Marking 50 years of its chronographs, Tudor is updating its Black Bay Chrono with a reworked case, plus two dial and three strap options. 1954 saw the first Tudor dive watch and 1970 debuted the first Tudor chronograph with the Oysterdate. The two worlds have merged in the Black Bay Chrono that merged the trademark Black Bay dial and its high-contrast geometric shapes with ageless chronograph elements such as a tachymeter bezel, panda dial and two chunky pushers.
It’s been 4 years that we debuted the Tudor Black Bay Chrono hands-on here. Let’s first see what’s new and then what has remained unchanged. The 41mm stainless steel case is “refined by the ingenious cut of the lower part of the sapphire crystal and a repositioned movement.” In keeping with the traditions of its parent company, Rolex, Tudor actively and wilfully refuses to provide any sort of meaningful explanation as to the engineering changes and slight, but certainly calculated modifications it has performed during this upgrade. Although we are yet to see these hands-on (which we will do very soon), judging from images we can say that that the lug structure and case profile appear to have been tweaked slightly.
The end result appears to be one of improved overall proportions: as you might find in the hands-on we linked to in the previous paragraph, 2017’s Black Bay Chrono had rather long and thin lugs along with a very tall case profile in between the lugs. The black anodized aluminum bezel of the 2021 Tudor Black Bay Chrono also does tremendous service in tidying up the overall look, creating a tighter and better proportioned front.
The dial remains domed and comes finished in matt black or opaline, with contrasting sub-dials, creating that much-loved panda and reverse panda aesthetic. The date remains discreetly at 6 o’clock, just underneath the text that boasts the 200m water resistance rating of the Tudor Black Bay Chrono – a neat feature that is much appreciated on a watch that very much wants to function as one’s only watch that is perfect for any situation and attire.
Inside the 41mm stainless steel case is the “manufacture chronograph calibre MT5813” – a movement that, unless things have changed dramatically in the background, is in fact largely manufactured by Breitling. This is one of the greatest cross-brand collaborations of recent years (or even decades) in the relatively affordable luxury watchmaking segment and we are thrilled that it came to be. The existence of the collaboration is also a fact Tudor has openly discussed back in 2017 – which is what one would expect after the “in-house” drama that hit TAG Heuer and Bremont in the last decade. In today’s official communication the MT5813 is introduced as a movement that is “derived from the chronograph manufacture calibre Breitling 01, with a high-precision regulating organ developed by TUDOR and exclusive finishes. [It] is the result of a lasting collaboration between the two brands, which have chosen to pool their expertise in the design and production of certain mechanical movements.” That’s all great but, on a personal note and if we were to stay consistent with what the aforementioned two brands’ recent history has taught us, these frankly probably shouldn’t be labelled as manufacture movements. They are such proper movements, they don’t even need no such labelling anyway.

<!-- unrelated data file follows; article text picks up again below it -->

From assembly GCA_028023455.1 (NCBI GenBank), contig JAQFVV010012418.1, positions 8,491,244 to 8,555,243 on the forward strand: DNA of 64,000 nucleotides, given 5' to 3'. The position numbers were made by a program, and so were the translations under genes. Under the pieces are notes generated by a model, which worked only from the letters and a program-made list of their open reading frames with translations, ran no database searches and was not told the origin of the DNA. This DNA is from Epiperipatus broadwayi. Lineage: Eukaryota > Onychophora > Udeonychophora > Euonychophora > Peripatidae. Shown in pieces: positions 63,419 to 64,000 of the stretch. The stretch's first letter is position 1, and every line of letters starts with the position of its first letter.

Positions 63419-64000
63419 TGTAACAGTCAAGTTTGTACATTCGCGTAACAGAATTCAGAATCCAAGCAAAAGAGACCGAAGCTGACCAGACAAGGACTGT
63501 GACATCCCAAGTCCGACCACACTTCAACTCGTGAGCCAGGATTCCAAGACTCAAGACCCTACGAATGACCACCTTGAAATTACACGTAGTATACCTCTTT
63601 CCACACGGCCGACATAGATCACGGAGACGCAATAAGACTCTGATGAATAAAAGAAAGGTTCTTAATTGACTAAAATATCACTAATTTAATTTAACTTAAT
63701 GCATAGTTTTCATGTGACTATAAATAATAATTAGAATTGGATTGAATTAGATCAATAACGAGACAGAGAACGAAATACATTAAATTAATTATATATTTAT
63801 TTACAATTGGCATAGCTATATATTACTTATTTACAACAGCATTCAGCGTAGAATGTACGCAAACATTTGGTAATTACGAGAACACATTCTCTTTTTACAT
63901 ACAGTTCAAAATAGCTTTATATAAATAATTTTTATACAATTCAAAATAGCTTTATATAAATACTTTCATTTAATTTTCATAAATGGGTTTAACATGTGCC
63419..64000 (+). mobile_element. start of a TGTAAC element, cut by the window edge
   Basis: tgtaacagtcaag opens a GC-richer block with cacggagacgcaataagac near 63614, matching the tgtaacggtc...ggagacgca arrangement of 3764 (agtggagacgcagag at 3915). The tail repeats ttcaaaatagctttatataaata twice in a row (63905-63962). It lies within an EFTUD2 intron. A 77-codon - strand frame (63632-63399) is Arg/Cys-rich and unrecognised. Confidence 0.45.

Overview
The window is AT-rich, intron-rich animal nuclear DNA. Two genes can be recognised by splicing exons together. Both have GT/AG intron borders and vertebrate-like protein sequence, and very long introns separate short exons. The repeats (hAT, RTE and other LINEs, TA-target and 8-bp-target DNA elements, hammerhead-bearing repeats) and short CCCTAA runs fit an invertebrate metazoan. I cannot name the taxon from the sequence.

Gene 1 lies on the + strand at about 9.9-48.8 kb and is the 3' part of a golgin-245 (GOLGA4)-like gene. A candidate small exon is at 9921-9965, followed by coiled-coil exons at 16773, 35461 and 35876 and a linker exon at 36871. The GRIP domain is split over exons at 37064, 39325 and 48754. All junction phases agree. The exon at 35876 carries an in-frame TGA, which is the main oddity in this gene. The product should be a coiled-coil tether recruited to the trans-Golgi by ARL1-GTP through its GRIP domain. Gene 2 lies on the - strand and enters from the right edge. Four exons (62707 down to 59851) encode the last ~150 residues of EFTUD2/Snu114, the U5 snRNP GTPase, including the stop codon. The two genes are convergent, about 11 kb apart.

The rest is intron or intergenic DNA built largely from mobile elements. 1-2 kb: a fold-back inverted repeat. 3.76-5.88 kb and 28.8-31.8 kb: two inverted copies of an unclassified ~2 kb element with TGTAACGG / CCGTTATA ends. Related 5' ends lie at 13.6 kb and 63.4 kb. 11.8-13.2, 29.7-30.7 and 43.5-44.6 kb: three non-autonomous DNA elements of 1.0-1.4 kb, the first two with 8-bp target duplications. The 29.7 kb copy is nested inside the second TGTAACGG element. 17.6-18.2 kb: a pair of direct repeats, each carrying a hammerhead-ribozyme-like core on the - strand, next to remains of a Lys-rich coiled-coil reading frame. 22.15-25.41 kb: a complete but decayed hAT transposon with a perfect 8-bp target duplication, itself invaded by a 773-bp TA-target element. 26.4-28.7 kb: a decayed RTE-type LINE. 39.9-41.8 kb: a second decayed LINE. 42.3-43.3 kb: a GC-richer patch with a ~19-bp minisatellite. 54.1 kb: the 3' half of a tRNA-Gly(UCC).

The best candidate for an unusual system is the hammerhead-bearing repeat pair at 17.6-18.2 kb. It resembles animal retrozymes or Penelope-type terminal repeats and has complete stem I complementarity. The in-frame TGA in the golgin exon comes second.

Naming schemes aside, powered by the MT5813, the Tudor Black Bay Chrono is among the absolute best value propositions as far as chronograph technologies and refinement are concerned. For under $5,000 one receives an excellent chronograph caliber that boasts 70 hours of power reserve (like the much more expensive Rolex 4130), features a vertical clutch and a column wheel (again, like the much more expensive Rolex 4130) and has a silicon hairspring (something that not even the 4130 currently has). And yet, the package still comes in at several thousand dollars under the cheapest B01-equipped Breitling watch.
With its relatively minor yet noticeable updates, the 2021 Tudor Black Bay Chrono combines a confident vintage aesthetic with some proper cutting-edge 21st century watchmaking. Case and bracelet quality on Tudors of late have been consistently impressive – we’ll check on those when we get our hands on these, but chances are extremely slim for that to change for the worse. The 2021 Tudor Black Bay Chrono is priced at 4,950 CHF on the bracelet and 4,650 CHF on the bund strap or jacquard-woven strap – both prices are inclusive of taxes. You can learn more at the brand’s website.